Difficulty focusing on a variety of tasks
When bogged down with too many goals, individuals can experience difficulty focusing on a specific task. Researchers Shah, Frieman, and Kruglanski (2002) indicate that “individuals with multiple goals are prone to concentrate on only one goal” (Ordóñez et al., 2009). Additional research from Watson and Strayer (2010) shows that only 2.5% of adults can multitask with no “decrements” in their performance. According to the Cleveland Clinic, people are “really wired to be monotaskers, meaning that our brains can only focus on one task at a time” (2021). Because of this, individuals with a variety of goals cannot focus on all their goals at the same time. Instead, they do what Dr. Cynthia Kubu calls “task-switching” which according to the Cleveland Clinic can reduce efficiency and increase the likelihood of error (2021).
Feelings of a lack of progress or fulfillment
As goals pile up and continue to go unaccomplished, individuals can experience feeling a lack of fulfillment and/or lack of progress. In a study examining the response of “perfectionists” to failure—which, in this case, can be tied to goal unaccomplishment—it was shown that those with “socially prescribed perfectionism” experienced “increased anxiety, depression, and anger after initial failure and further increased anger after repeated failure” (Stober, Schneider, Hussain, & Matthews, 2014).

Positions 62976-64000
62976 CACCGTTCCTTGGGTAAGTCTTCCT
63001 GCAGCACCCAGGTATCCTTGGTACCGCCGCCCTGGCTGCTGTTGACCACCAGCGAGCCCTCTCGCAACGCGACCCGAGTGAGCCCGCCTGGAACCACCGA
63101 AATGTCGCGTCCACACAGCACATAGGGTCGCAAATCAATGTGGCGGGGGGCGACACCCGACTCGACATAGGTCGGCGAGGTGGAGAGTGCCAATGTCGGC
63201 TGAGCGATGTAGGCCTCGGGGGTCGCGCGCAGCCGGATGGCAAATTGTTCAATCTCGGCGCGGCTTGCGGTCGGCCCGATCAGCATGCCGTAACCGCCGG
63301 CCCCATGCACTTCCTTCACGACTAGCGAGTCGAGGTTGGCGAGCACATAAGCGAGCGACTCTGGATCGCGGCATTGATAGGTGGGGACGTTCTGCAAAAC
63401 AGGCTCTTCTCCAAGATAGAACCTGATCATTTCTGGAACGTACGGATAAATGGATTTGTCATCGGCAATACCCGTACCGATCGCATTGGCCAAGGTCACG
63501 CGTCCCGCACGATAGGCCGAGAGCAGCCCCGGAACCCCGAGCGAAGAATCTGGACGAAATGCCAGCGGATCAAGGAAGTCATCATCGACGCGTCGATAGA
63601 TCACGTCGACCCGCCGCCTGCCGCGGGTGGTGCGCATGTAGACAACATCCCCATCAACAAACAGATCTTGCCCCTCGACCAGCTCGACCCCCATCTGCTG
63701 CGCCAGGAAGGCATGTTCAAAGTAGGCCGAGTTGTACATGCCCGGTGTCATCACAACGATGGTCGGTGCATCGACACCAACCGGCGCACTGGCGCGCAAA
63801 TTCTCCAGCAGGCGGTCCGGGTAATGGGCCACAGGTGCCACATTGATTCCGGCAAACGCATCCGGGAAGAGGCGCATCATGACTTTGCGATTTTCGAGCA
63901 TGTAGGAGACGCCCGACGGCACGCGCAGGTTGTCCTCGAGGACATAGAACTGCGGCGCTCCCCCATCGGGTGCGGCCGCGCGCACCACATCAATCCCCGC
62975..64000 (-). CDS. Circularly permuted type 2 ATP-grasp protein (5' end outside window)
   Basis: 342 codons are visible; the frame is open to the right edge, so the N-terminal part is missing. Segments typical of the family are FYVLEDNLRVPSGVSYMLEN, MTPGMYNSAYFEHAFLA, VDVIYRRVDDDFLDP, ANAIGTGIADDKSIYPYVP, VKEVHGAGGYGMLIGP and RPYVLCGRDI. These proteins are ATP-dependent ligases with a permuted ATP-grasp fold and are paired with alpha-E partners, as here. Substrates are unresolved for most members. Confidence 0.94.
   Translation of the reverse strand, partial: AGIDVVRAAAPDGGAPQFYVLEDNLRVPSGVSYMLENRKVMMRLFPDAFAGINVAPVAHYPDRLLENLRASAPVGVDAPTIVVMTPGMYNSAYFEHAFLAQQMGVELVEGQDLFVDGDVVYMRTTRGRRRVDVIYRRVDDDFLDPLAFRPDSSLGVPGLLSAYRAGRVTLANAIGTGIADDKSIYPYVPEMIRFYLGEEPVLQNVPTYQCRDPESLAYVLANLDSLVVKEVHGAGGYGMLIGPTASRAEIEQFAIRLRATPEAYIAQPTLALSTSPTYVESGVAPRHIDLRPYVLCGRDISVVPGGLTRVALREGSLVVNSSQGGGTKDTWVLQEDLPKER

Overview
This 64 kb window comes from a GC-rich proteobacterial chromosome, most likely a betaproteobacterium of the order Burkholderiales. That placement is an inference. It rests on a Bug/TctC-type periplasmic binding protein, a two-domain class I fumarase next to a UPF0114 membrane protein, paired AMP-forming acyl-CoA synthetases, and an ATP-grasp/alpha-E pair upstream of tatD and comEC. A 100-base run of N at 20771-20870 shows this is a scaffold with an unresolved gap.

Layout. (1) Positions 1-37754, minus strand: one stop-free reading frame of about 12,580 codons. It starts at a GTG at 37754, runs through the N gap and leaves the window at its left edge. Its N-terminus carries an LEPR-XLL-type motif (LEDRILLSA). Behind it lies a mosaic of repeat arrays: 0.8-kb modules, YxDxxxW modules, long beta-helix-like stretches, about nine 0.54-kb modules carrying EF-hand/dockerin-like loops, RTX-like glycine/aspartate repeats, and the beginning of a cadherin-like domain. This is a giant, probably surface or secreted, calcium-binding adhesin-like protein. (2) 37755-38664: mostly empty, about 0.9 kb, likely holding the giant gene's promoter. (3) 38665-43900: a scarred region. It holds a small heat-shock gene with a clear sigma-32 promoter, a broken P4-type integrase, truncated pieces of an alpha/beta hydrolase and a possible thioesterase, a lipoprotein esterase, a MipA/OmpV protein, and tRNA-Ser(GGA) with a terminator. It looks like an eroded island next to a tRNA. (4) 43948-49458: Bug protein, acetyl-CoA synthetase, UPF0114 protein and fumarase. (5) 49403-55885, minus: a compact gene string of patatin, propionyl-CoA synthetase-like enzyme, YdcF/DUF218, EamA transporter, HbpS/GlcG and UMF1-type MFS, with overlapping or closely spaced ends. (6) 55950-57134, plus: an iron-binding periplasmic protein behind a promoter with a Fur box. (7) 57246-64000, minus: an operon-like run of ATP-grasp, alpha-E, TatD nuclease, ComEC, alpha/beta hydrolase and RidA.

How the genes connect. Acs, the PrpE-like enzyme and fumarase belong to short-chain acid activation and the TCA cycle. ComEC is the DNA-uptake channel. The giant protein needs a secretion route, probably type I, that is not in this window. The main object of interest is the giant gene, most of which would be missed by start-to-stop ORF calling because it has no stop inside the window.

Increased risk of burnout
According to Čigarská & Birknerová, burnout has a variety of origins including “unfulfilled goals” (2021). Additionally, research from Lebeau, Gatten, Perry, Wang, Sung, & Tenenbaum indicates that after experiencing goal failure, research participants experienced more “negative emotions” and reduced feelings of “self-efficacy” (2018).
Physical health consequences
As seen above, having too many goals can exert a great amount of stress, mentally. Consider the following ways stress can affect the body from the American Psychological Association.
Shortness of breath
Increased heart rate
Decreased heart health
Increased immune system activation
Poor digestive health
Challenges in reproductive health
Why are there so many negative effects?
The negative consequences to having too many goals comes down to how our brains are wired.